The impeachment trial is like a play, a long one, where you know the ending as the curtain goes up. Predictions are unreliable in the world of politics, but there are none suggesting that Trump will be convicted and removed.

As a result, Trump’s defense team is in an orgy of foreordained victory. Their presentations to the Senate thus far are dismissive, not substantive and–with a few exceptions–unprepared. Lawyering, especially in the context of litigation, demands preparation. As a young lawyer I learned that trying a case required  ten percent inspiration and ninety percent perspiration.

Regarding preparation, some years ago, the Supreme Court heard a case involving resistance of a grand jury subpoena served on a southern state journalist who was invited to observe drug sales by a dealer and wrote about it. Justice William O. Douglas, who rarely spoke from the Supreme Court bench, asked the Assistant Attorney General arguing the case to affirm the imposition of a contempt sentence on the journalist why “in a case of such moment, the state filed only a three-page brief citing no cases.”

The state’s lawyer replied, “Well, I’m a busy man” evoking laughter from the Justices and the audience.

But the state won the case and the contempt was affirmed!

Here, Trump’s lawyers know that they will win and feel no need to make prepared,  substantive arguments on behalf of their client. Maybe they are “busy” men and women. But they know that their presentations to the Senate won’t make any difference in the end.

Perhaps all that will change when the President’s defenders start to make their case but I doubt it. The argument to be made by the self-styled defender of the Constitution  (but no part of the White House defense team per se) Emeritus Prof. Alan Dershowitz of Harvard Law School that the articles of impeachment do not allege impeachable offenses because they do not allege crimes or crime-like conduct is a gross example of ipse dixit. In fact, Dershowitz is an outlier in advancing this argument. Since the Constitution does not define the standard for impeachment, the standard is whatever the Congress says it is.

Up to now the House Managers’ presentations are far different from those of Trump’s defenders. Their presentations, especially those of Congressman Adam Schiff, are highly prepared and  designed to be persuasive on the merits. The inclusion of videos of parts of testimony in the House hearings is particularly effective.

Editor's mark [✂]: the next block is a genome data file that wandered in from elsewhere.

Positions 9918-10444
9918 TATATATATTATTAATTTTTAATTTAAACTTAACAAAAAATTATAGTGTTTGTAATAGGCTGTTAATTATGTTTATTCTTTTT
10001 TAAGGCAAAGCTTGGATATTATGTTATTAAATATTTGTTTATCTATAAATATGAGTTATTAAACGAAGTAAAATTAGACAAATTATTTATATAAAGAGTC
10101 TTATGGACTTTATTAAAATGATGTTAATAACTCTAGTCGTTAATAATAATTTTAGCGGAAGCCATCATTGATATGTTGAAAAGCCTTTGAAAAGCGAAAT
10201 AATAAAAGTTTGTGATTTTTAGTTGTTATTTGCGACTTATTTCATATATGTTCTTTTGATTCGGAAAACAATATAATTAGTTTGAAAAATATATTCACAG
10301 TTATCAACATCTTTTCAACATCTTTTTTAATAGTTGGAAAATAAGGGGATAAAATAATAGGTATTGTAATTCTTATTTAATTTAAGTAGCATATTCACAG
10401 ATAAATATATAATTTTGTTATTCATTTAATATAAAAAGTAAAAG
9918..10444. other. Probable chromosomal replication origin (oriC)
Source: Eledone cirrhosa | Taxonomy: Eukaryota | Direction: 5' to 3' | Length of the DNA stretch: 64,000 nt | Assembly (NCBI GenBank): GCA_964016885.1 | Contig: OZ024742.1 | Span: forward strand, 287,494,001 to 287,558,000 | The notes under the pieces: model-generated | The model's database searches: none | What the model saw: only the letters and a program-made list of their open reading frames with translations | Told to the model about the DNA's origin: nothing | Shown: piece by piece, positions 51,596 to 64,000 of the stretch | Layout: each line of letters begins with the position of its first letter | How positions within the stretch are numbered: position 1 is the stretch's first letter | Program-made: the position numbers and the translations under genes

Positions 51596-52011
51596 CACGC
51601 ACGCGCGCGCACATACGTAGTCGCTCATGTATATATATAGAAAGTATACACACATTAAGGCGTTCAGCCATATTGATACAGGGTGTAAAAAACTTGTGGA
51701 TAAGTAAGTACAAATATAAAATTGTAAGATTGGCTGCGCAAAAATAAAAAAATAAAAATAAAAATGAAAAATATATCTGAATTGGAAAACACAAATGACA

Much of the evidence quoted by the House Managers before the Senate contradicts the Republican assertion that the impeachment seeks removal based solely on an allegedly “perfect” phone call between Trump and Ukrainian President Zelensky on July 25, 2019.

Ambassador Kurt D. Volker admitted before the House that a written generic commitment to a Ukrainian investigation of  “available facts” proposed by Andriy Yermak, a top aide to Zelensky, was redrafted by Volker to add to the generic text the words “including those involving Burisma and the 2016 U.S. elections.” Rudolph Giuliani and Amb. Gordon Sondland proposed the change in Ukraine’s suggested generic statement.

This exchange–standing alone–gives the lie to the White House’s assertion that Trump never demanded that Ukraine investigate Joe and Hunter Biden to damage his political opponent. The Giuliani group’s demand to alter a generic commitment to investigate in favor of a specific commitment regarding the Bidens reveals a plan to damage Joe Biden and influence the 2020 election as the abuse of power article of impeachment alleges.

The Ukrainians, much as they wanted a Zelensky/Trump White House visit, refused to issue the proposed amended statement.

Since the result in the Senate is known, perhaps the detail of the House Managers’ presentation is designed to convince a few Republican senators to vote with the Democrats to call witnesses, especially John Bolton and Mick Mulvaney.

I don’t think that these witnesses will change the result but their testimony could damage the President’s standing with the public and influence the 2020 election.